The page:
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Sell Lottery Tickets for (Their) Fun and (Your) Profit?

| | Posted in: Equity Options

Can investors exploit greed among naive traders by selling them the most lottery-like equity options? In the March 2011 version of their paper entitled “Stock Options as Lotteries”, Brian Boyer and Keith Vorkink investigate the relationship between skewness of expected returns (a measure of prospects for extreme payouts, a proxy for “lotteryness”) and actual future returns for options on individual stocks. On the first trading day and the second Friday of each month, they create 40 option portfolios sorted first into eight expiration horizons and then into expected skewness quintiles. Based on end-of-day bid-ask midpoints, they calculate the return for each option assuming it is held to expiration (ignoring the possibility of early exercise) and returns for the 40 portfolios as the equally weighted average of constituent option returns. Using end-of-day bid and ask quotes, open interest and trading volume for options (screened for liquidity and obvious errors) and prices for the underlying U.S. common stocks during approximately 1996 through 2009, they find that:

  • Moneyness is the primary driver of expected return skewness, with expected returns of out-of-the-money options much more skewed than at-the-money or in-the-money options, especially as time-to-expiration decreases (see the charts below).
  • Average returns for portfolios of options with low skewness are systematically greater than those for portfolios of options with high skewness, with low-high quintile spreads ranging up to about 60% per week.┬áThe average return spread between low and high skewness quintile portfolios:
    • Is always positive for both calls and puts.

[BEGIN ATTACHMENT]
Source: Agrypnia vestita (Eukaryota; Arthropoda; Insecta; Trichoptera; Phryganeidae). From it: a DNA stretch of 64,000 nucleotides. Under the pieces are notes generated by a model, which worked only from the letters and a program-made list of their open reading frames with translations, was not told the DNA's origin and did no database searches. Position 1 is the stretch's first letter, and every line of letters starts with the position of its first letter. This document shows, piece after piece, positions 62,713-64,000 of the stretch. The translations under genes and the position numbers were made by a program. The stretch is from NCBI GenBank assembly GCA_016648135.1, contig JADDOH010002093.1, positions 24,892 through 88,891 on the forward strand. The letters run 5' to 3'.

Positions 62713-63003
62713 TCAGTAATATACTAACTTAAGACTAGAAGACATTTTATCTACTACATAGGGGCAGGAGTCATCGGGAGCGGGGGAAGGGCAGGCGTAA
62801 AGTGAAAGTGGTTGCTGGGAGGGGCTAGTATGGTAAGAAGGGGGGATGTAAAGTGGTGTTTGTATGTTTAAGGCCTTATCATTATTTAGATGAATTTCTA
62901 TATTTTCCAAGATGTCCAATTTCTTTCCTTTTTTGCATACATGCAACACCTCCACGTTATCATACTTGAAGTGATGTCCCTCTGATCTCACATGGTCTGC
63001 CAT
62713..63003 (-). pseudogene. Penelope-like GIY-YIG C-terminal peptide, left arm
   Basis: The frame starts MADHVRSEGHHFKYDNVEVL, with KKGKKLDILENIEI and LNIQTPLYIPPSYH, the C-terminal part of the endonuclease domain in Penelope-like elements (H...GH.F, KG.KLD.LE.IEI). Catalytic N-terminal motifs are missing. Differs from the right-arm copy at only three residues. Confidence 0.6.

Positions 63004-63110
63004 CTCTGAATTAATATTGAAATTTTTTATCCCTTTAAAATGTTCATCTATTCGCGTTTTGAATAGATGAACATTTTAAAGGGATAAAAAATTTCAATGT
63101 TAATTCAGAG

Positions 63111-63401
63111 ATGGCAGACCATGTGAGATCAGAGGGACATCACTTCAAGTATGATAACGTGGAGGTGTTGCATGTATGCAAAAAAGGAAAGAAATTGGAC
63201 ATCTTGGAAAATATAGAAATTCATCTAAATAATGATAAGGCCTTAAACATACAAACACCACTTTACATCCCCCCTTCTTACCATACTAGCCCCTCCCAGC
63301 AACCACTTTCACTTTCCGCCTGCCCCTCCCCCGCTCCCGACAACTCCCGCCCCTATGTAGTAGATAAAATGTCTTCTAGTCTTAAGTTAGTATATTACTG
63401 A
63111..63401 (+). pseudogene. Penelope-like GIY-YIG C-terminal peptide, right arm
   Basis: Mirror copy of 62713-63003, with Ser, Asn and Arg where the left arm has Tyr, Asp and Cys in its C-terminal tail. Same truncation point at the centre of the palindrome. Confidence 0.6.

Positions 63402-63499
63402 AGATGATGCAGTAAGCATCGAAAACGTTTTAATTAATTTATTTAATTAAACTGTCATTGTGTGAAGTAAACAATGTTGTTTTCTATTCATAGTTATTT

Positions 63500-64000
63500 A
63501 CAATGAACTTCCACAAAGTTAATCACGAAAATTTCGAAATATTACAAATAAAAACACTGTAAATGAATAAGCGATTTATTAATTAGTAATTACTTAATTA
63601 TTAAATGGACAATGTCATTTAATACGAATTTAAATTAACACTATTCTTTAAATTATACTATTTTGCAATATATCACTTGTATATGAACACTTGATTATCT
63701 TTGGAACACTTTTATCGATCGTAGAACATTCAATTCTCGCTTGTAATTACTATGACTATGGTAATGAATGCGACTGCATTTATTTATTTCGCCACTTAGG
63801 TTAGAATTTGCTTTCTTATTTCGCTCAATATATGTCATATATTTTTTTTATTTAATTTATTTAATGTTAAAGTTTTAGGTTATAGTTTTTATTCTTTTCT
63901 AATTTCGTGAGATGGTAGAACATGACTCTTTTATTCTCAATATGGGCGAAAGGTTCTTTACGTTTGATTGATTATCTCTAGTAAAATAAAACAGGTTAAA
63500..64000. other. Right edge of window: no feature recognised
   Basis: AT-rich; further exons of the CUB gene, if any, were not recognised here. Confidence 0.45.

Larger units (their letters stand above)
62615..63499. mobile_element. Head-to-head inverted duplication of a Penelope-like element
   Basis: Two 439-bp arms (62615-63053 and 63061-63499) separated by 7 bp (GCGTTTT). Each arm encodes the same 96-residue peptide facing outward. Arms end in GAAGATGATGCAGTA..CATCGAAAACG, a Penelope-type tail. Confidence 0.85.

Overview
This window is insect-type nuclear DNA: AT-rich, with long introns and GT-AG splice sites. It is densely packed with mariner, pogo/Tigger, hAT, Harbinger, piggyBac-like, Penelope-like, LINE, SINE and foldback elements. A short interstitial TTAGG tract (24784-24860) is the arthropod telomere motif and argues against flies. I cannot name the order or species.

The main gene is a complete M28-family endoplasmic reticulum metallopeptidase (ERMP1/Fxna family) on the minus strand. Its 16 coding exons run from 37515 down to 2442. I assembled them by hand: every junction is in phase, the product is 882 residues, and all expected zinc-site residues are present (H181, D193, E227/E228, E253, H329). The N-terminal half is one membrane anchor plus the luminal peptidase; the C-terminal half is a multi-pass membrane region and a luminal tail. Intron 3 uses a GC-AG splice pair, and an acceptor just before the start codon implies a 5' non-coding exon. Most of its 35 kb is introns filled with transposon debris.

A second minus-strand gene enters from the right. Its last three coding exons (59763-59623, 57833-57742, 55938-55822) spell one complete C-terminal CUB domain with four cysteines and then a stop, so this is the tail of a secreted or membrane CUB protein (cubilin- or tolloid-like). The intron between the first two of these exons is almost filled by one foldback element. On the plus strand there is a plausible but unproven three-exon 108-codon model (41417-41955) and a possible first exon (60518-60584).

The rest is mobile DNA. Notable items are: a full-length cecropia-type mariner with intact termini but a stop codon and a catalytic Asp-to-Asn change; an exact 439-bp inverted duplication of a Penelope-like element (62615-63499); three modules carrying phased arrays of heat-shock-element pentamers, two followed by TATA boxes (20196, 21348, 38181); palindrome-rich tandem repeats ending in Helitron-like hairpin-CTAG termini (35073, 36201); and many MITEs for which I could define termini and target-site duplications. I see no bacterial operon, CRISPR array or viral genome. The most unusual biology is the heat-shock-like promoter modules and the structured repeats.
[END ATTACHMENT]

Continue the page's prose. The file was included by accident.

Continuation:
• Is always larger for puts than calls. For example, the spread is +1.4% minus -35.4%, or +36.8%, for calls expiring in seven days and -5.6% minus -60.6%, or +55.0%, for puts expiring in seven days.
    • Increases as expiration horizon decreases (lottery-like characteristics emerge only near expiration).
  • Trading in high-skewness options is largely demand driven. Option trading volume and open interest generally increase with expected return skewness, and a large fraction of trades in high-skewness options occurs above the bid-ask midpoint.
  • Option bid-ask spread increases dramatically with skewness, implying that investors selling highly skewed options near the bid generally cannot capture the skewness premium. However, investors who write puts with high expected skewness appear to earn alphas of about 26% per week, perhaps because market makers can more easily hedge long put positions than long call positions.
  • Findings are generally robust to controlling for market risks, trading activity and assumptions about return distributions.

The following charts, taken from the paper, plot expected return skewness for call (upper chart) and put (lower chart) options on individual stocks as functions of moneyness (horizontal axes) and expiration horizon (various values of T). Results illustrate the strong relationship between moneyness and skewness, especially as time-to-expiration decreases. In other words, skewness tends to be very high for far out-of-the-money options close to expiration for both calls and puts.

In summary, evidence indicates that investors may be able to exploit naive trader demand for highly skewed (lottery-like) payouts by selling well out-of-the-money put options on individual stocks.

Cautions regarding findings include:

  • Maintaining return skewness expectations for a large number of individual stock options requires massive amounts of data and intensive computation. In other words, a rigorous search for opportunities would be costly. Many investors may want to use the moneyness and time-to-expiration shortcuts rather than calculate expected skewness.
  • Returns reported ignore transaction fees for opening and closing (when in-the-money) positions. Including these frictions would lower reported returns.
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